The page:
Highways:

How State Agencies Adopt New Pavement Technologies

PEMD-88-19: Published: Aug 12, 1988. Publicly Released: Aug 12, 1988.

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In response to a congressional request, GAO reviewed state highway agencies' efforts to improve highways and reduce costs, specifically: (1) how states adopt highway pavement technologies for use; (2) the extent to which states use selected technologies; (3) criteria states use in adopting selected technologies, such as cost or performance measures; and (4) barriers that prevent states from adopting selected technologies.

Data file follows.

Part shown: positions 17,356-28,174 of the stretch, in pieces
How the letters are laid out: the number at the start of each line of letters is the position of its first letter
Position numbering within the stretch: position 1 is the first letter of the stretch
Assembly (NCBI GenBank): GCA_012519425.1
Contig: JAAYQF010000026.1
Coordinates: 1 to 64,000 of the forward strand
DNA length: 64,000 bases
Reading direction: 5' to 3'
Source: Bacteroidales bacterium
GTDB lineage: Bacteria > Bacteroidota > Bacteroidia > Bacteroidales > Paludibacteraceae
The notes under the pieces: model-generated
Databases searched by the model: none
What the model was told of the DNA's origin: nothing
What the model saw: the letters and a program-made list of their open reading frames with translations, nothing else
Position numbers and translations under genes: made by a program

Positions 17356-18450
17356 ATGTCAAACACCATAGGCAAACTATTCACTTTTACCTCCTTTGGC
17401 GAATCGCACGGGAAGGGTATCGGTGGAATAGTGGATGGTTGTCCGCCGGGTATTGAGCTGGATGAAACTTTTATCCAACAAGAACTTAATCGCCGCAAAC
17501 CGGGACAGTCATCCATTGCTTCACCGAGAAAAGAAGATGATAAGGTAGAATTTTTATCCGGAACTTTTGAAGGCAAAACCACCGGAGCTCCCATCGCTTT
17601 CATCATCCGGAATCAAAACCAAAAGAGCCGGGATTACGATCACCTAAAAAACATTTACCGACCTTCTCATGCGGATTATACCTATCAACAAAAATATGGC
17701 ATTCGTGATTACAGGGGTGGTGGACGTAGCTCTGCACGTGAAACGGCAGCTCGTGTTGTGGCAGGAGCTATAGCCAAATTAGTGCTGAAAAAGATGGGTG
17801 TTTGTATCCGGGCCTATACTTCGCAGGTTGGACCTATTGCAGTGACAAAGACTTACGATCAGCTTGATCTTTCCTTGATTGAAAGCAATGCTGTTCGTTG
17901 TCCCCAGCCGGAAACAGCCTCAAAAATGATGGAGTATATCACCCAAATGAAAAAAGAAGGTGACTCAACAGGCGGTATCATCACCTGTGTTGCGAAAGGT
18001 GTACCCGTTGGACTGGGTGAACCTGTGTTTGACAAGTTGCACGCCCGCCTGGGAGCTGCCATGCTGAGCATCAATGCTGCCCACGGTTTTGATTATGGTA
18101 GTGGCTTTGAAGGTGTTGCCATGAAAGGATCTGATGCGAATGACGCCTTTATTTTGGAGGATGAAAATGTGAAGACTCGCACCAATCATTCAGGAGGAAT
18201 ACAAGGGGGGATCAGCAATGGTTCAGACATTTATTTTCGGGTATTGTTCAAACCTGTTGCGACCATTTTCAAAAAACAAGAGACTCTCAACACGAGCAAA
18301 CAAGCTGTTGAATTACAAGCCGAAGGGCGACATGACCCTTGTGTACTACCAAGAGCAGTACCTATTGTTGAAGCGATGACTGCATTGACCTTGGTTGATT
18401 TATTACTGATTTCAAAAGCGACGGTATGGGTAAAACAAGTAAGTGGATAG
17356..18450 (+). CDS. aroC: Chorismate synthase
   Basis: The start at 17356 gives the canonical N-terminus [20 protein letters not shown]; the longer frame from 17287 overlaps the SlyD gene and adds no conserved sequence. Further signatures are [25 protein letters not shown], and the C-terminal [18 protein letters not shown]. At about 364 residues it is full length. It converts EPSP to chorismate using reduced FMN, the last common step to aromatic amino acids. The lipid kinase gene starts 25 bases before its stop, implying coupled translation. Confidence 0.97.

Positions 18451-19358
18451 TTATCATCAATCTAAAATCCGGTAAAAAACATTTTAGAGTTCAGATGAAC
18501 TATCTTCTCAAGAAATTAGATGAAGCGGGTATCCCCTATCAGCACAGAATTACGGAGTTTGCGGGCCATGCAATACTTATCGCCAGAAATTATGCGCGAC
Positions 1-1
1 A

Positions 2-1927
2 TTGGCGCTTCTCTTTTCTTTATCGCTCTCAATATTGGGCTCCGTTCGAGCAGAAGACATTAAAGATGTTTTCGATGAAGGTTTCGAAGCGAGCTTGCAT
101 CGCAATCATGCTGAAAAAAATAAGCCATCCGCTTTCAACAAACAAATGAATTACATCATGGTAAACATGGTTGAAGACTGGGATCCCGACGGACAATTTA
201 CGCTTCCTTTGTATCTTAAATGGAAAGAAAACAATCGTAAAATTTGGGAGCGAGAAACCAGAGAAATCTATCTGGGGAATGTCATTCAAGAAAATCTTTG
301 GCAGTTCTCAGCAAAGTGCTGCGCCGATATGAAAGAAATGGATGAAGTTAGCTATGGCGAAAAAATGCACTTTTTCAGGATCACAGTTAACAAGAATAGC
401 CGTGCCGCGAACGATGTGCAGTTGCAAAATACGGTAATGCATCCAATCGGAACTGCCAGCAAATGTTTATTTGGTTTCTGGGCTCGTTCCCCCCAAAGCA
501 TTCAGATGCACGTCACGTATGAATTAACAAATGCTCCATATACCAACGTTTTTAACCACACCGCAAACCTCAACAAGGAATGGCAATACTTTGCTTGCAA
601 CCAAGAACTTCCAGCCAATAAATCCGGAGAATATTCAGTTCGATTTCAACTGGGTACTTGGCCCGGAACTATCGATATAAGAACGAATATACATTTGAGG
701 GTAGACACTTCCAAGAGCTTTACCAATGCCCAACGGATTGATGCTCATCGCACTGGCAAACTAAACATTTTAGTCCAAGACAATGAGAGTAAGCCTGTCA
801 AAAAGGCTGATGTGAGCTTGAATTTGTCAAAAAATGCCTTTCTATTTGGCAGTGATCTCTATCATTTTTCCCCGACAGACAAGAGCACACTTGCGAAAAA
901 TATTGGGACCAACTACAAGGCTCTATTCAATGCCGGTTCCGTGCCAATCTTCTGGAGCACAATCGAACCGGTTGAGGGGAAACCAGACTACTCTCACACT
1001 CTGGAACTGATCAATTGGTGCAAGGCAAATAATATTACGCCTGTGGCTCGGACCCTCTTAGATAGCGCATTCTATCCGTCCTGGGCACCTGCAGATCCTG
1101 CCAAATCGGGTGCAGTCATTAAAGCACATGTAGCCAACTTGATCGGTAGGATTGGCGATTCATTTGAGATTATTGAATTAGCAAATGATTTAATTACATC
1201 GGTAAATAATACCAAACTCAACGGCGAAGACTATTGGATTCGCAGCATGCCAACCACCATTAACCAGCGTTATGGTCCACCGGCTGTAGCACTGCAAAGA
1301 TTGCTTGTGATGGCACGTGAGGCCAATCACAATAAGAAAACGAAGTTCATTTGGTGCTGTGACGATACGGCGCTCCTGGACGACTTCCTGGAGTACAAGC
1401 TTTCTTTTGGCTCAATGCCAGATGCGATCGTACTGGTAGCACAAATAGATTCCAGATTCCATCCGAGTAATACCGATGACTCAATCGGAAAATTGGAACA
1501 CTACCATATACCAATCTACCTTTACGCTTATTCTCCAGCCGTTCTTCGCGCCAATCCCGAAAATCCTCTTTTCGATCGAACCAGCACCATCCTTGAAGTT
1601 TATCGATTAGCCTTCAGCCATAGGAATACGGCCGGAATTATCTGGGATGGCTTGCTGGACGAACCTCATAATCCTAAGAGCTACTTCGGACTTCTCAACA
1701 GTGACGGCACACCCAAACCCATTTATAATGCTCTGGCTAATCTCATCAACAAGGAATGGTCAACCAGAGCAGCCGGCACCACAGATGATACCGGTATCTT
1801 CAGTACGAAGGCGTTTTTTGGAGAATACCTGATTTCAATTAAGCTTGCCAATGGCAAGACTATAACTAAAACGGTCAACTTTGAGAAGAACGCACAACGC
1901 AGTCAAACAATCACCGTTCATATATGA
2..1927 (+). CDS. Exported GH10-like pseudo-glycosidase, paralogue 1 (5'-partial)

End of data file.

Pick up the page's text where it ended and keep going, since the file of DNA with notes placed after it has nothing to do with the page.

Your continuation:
GAO found that: (1) state highway agencies both receive and provide information about technologies through technology transfer; (2) most states relied on the Federal Highway Administration and research review committees to select and prioritize potential technologies for test and evaluation; (3) highway agencies have widely differing levels of experience with the six technologies; (4) highway agencies' examples of their technology evaluations showed their use of the six technologies, their evaluation criteria and results, and the importance of other factors in adoption decisions; (5) all the states used hot mix recycling and about 30 states adopted or evaluated the other five technologies; (6) states' experiences with the selected technologies varied widely from 2 months to 30 years; (7) states considered performance and cost, then physical factors, in their technology adoption decisions; and (8) key barriers to technology adoption included key decisionmakers' opposition, limited expertise in the technology application, and lack of the necessary equipment.

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